Module lead: Dr Miran Epstein
The past four decades or so have seen the decline of local systems of medical ethics and their ongoing supersession by a single global new one, also known as ‘biomedical ethics’. The doctrine of informed consent, respect for the patient’s autonomy, the discourse on allocation of scarce resources, national and international oversight committees, and the academic-clinical discipline of bioethics - all are now accepted worldwide, reflecting a process of globalisation/harmonisation of medical ethics. This new globalised core ethic is supposed to regulate the relations both among health care providers—the state, the medical industry, health care and academic institutions, staff, and scientists—as well as between them and other stakeholders, notably the patient, the human researchee, and the public.
The module will take the student on a journey through seven major areas of contemporary medical ethics:
• consent and consensus
• medical confidentiality
• the discourse on distributive justice
• human and animal research ethics
• end-of-life ethics
• transplant ethics
• reproductive ethicsThe introductory presentation of each of these topics will be followed by a critical discussion on their possible history and on the theoretical and practical implications of the competing conclusions.
This module aims to:
• Construct general definitions of ethics and medical ethics and compare them with existing definitions.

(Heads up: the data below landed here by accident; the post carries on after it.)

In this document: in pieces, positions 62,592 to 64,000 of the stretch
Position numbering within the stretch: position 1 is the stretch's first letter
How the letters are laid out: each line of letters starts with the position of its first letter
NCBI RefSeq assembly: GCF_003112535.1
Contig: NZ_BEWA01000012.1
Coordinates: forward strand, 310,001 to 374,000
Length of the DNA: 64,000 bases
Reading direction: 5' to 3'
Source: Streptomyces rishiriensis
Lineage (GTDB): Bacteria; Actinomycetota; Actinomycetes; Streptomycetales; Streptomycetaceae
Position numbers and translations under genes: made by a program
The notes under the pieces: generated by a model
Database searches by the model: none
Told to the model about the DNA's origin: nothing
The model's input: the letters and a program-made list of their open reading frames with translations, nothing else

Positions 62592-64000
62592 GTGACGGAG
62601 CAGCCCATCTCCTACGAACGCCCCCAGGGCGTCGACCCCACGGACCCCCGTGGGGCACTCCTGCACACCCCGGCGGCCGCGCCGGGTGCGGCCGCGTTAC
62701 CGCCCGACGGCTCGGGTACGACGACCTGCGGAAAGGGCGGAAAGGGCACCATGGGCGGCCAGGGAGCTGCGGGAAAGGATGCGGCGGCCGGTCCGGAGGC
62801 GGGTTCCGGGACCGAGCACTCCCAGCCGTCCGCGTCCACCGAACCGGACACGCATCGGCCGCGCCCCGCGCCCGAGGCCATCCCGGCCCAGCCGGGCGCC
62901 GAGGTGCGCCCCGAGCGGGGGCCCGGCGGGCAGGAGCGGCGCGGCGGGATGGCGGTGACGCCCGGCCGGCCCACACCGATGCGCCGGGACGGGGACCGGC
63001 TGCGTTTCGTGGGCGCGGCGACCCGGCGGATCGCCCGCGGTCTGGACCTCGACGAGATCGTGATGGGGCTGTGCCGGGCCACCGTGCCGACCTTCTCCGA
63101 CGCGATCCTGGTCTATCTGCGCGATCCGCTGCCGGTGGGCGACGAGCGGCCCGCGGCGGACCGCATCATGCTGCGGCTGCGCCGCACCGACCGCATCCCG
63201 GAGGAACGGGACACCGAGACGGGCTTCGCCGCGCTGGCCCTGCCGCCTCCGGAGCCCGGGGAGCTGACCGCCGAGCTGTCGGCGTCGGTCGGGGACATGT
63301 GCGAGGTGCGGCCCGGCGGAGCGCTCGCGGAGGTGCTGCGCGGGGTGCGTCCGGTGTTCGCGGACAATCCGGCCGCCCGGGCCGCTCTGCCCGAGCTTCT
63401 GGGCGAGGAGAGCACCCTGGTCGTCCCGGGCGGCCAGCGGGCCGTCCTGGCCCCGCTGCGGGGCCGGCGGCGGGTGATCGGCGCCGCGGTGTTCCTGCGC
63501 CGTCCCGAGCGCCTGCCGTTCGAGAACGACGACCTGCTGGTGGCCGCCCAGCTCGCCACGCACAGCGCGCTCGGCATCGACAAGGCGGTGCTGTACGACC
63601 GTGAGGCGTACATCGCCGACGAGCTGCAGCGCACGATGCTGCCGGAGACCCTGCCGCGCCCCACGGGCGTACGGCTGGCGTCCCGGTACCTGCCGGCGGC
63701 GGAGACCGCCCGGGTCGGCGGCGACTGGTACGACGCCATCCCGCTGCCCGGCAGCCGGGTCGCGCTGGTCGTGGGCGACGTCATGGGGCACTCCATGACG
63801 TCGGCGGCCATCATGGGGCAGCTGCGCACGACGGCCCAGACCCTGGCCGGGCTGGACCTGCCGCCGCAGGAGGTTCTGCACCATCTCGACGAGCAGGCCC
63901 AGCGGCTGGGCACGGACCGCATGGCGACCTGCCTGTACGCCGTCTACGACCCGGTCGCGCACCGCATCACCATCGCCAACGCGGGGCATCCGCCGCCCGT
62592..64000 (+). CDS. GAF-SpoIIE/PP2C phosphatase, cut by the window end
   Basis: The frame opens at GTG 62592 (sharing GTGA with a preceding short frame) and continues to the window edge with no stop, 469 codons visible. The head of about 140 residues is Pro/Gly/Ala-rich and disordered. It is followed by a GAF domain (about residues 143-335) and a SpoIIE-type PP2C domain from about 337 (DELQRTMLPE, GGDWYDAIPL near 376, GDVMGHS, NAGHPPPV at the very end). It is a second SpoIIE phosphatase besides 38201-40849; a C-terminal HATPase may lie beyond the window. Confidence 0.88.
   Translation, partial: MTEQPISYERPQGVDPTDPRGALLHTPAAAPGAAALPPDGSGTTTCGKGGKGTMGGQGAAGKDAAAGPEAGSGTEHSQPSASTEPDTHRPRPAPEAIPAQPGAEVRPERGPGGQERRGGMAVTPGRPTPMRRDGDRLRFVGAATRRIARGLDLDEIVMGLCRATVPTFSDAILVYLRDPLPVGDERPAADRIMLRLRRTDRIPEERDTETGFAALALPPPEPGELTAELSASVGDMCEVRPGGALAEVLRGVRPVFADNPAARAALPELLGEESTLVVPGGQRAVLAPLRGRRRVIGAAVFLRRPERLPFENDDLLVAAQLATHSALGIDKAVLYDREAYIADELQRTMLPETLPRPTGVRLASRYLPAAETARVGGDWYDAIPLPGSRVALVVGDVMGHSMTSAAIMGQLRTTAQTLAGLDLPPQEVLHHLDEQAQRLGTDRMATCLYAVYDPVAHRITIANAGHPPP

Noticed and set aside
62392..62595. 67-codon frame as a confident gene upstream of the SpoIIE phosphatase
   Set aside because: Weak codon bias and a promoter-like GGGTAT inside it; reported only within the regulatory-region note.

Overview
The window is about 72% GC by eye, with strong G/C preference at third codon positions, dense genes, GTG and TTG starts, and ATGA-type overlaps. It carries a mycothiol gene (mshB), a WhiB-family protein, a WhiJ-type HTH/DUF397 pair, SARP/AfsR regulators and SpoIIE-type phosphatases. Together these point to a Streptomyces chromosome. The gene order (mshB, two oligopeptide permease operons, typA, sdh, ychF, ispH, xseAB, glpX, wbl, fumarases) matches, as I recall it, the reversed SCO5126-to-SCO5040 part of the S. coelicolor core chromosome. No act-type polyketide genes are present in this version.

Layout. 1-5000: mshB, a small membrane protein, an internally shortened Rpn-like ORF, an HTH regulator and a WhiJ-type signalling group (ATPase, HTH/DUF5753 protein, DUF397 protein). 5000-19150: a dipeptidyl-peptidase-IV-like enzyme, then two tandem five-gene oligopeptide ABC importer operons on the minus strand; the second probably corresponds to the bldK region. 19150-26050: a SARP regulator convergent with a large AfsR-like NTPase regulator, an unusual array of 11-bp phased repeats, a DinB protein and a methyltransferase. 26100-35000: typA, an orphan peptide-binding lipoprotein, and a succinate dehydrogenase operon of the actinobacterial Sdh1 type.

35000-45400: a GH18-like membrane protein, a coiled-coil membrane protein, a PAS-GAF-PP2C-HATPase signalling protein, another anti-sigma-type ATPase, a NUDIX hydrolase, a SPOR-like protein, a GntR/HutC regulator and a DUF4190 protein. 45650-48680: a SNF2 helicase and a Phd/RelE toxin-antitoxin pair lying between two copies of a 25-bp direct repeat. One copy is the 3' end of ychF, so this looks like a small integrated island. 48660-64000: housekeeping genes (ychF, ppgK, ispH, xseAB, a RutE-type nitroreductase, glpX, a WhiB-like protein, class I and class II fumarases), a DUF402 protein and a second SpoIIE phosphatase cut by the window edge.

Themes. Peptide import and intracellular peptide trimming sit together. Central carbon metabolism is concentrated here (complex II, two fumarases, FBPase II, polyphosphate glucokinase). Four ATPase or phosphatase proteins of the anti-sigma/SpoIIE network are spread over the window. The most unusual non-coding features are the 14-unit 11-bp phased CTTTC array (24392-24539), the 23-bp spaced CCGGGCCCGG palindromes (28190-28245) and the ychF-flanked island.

• Construct a general historical theory of ethics.
• Show that medical ethics is actually being globalised, and to introduce its major elements.
• Show the critical advantage of a historical reflection on contemporary medical ethics over the traditional philosophical reflection.
• Present the major competing historical narratives concerning the emergence and evolution of the ethical transformation in medicine and assess the explanatory value of each.
This module differs from conventional modules on medical ethics in that it does not treat its object philosophically, but rather historically. Indeed, it attempts to define the ethical transformation in terms of both form and content, identify its social beneficiaries and victims, and provide competing historical explanations for its emergence and evolution.
The conclusions of the discussion will have no necessary philosophical, ie, justificatory, implications; however, they may cast a new counterintuitive light on the entire enterprise, and prompt us to reconsider our ethical and philosophical choices.
• Develop an understanding of the nature of contemporary medical ethics and its major features
• Develop an understanding of the competing historical theories concerning the emergence and evolution of the new ethics
• Develop an understanding of the theoretical and practical implications of the historical narratives
• Develop an understanding of the advantage of history over philosophy as a critical tool in studying, assessing, and doing medical ethics.
• Describe the relations between philosophy and medical ethics
• Explain the difference between philosophical and historical discourses
• Outline the conditions for a plausible historical theory of medical ethics
• Jackson E. Medical Law: Texts, Cases and Materials. OUP 2006.
• Brazier M. Medicine, Patients and the Law. 5th ed. Penguin 2011.
• Jonsen A. The Birth of Bioethics. OUP 2003.
• Jonsen A. A Short History of Medical Ethics. OUP 2008.
• Stevens T. Bioethics in America: Origins and Cultural Politics. Johns Hopkins Press 2003.
• Epstein M. How will the economic downturn affect academic bioethics? Bioethics 2010; 24(5): 226–233.
• Hope T, Savulescu J, Hendrick R. Medical Ethics: The Core Curriculum 2nd ed. Churchill Livingstone 2008.